of the observor. Because of this view sociological law is not a constant, but a relationship

between changing variables.

2. Epistemology.

The epistemology of interpretivism is the subjective. The inquirer in interpretisim

becomes part of an interaction or communication with the subject of the inquiry. The

findings are the result of the interaction between the inquirer and the subject. Reality

becomes a social construction.

3. Methodology.

The methodology of interpretivism can best be described as hermenutic or

dialectic. Hermenutics is the study of how to make interpretive inquiry. Dialectic is

reflective of the dialogue imagined in the subjective approach and the need to test

interpretive theory against human experience. Max Weber described the methodology as

"a science which aims at the interpretative understanding of social conduct and thus at the

explanation of its causes, its course, and its effects."

Through hermenutics, the raw data consists of description. The description is made through the

naturally symbolic use of language. The meaning of the language is derived in part by the society from which it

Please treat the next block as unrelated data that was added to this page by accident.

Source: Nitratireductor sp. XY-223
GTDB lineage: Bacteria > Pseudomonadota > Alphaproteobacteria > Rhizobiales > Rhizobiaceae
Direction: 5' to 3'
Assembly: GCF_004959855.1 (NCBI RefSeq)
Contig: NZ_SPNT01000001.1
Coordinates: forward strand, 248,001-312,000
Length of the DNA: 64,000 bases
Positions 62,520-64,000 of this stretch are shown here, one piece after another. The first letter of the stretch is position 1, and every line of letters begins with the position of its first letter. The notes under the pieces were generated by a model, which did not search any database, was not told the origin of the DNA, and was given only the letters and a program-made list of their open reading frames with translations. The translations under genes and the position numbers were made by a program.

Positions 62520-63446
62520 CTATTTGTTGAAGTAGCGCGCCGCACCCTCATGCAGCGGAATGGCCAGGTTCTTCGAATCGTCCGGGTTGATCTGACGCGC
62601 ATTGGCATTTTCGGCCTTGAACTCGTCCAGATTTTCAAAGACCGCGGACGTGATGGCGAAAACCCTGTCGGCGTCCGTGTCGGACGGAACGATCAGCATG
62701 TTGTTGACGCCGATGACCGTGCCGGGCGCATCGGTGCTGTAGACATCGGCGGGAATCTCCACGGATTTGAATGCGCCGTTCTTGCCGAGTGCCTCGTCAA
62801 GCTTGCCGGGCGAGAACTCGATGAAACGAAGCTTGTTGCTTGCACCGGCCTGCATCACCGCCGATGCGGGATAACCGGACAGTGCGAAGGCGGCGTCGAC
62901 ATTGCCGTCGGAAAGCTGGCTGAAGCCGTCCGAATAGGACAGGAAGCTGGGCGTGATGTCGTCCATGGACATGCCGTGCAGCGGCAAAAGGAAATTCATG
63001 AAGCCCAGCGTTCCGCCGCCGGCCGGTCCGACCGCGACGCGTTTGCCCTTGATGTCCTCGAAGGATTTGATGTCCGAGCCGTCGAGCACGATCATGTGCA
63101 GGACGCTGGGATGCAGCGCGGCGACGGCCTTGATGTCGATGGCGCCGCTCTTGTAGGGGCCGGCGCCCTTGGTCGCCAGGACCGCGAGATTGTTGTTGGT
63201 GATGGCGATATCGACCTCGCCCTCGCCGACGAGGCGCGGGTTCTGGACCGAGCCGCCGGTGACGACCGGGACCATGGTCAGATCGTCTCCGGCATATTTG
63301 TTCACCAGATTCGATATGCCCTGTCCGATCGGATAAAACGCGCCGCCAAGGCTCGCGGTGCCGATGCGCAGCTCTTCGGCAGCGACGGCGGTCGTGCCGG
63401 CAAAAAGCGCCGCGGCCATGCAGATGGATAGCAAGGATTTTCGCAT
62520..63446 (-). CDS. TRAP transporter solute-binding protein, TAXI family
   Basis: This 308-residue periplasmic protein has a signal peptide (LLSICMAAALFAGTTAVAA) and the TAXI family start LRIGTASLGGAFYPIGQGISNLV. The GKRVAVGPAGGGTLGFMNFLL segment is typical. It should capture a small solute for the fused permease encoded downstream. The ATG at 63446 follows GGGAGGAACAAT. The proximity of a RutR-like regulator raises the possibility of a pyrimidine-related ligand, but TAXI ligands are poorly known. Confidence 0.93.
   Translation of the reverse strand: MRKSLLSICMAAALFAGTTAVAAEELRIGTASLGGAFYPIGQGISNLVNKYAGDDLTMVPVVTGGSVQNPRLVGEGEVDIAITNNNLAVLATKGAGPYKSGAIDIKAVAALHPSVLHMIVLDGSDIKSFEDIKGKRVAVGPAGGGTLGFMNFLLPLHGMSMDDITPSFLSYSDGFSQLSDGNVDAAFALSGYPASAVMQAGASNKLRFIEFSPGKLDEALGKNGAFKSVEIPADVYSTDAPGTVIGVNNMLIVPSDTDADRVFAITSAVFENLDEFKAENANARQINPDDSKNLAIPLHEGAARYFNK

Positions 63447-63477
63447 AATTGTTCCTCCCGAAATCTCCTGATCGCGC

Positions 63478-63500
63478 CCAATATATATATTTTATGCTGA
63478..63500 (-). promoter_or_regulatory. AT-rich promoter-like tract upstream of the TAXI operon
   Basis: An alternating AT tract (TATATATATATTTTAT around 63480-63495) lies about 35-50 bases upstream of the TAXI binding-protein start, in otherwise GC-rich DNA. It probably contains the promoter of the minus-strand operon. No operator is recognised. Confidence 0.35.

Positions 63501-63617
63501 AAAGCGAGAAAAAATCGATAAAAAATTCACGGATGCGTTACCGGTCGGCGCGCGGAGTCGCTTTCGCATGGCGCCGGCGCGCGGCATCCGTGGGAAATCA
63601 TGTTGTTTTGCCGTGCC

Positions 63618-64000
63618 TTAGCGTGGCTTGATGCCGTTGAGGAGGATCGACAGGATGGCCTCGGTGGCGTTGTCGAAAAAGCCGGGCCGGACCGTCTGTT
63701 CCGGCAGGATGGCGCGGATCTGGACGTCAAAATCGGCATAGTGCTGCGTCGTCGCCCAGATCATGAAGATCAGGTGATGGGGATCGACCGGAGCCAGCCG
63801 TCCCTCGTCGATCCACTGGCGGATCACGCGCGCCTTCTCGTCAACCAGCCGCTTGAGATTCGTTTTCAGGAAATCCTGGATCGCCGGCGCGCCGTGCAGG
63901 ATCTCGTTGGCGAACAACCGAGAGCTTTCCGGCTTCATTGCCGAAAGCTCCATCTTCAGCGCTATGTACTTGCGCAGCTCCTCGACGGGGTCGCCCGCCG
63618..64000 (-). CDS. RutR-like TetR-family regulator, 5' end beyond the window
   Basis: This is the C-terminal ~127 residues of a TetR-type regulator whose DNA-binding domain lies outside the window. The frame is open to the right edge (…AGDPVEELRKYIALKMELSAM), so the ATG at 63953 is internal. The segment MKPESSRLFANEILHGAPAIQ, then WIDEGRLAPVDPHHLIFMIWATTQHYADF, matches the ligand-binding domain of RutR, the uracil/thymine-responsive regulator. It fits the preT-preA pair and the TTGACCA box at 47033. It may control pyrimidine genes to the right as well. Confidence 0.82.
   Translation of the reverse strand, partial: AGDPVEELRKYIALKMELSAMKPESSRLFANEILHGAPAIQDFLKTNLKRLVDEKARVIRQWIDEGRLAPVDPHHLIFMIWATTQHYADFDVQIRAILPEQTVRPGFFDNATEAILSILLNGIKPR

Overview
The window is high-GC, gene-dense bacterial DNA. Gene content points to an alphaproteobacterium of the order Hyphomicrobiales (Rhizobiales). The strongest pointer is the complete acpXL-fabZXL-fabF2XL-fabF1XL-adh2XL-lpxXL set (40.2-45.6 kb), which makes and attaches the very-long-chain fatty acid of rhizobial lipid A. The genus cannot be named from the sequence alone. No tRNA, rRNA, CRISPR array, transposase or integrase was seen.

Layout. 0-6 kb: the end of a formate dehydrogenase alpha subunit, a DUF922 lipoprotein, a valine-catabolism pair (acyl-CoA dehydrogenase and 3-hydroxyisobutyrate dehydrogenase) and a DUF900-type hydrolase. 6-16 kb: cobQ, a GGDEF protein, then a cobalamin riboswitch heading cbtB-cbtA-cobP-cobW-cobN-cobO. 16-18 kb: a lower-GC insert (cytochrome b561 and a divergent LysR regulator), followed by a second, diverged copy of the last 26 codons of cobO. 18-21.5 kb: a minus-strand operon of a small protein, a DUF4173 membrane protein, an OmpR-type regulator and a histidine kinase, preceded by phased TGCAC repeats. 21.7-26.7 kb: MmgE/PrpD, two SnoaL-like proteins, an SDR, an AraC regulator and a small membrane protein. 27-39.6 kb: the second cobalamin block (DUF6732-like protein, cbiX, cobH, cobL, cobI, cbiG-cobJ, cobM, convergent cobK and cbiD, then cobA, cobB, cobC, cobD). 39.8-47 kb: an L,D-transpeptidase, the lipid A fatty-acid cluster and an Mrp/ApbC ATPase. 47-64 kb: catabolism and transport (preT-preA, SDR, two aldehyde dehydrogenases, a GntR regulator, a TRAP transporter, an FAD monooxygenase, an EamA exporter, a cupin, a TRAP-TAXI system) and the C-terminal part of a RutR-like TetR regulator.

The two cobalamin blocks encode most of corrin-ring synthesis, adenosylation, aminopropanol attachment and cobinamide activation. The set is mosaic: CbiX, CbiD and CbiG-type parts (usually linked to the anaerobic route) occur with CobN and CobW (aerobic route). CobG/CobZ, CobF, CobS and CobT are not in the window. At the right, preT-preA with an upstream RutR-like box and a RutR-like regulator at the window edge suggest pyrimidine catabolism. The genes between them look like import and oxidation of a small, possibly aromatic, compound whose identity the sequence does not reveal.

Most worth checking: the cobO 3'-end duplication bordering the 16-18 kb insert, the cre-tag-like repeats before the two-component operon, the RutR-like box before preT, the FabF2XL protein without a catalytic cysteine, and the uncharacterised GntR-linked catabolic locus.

arises. Interpretive theory is tested by referring back to human practice within the society. If the interaction

produces the anticipated result then the theory is corroborated and vice versa.


1. Ontology.

Critical realism is the ontology of critical theory. Critical realism believes that a

reality exists "out there" and is not merely relative. However, reality can never be fully

comprehended or understood. Natural laws still control and drive reality and to the

extent possible should be understood.

2. Epistemology.

Critical theory is value oriented. Therefore, the critical theorist is subjective to the

extent that the inquiries are governed and conducted in the context of the values

expounded by the theorist.

3. Methodology.

Critical theory has a transformative methodology. The answers provided should

be on how we should live. The status quo is critiqued and attacked. Actions are criticized

because of the result they will bring. The transformation is brought about by making

societal participants more aware of the language and the world in which they live. By

rallying members of society around a common, clear and "true" point, societal injustice

and exploitation can be eliminated.


The positivistic approach is excellent for examining exterior data that can

essentially be utilized in an objective fashion. The positivist is an excellent philosophy for

viewing societal trends and changes. The monological or scientific gaze is limited in its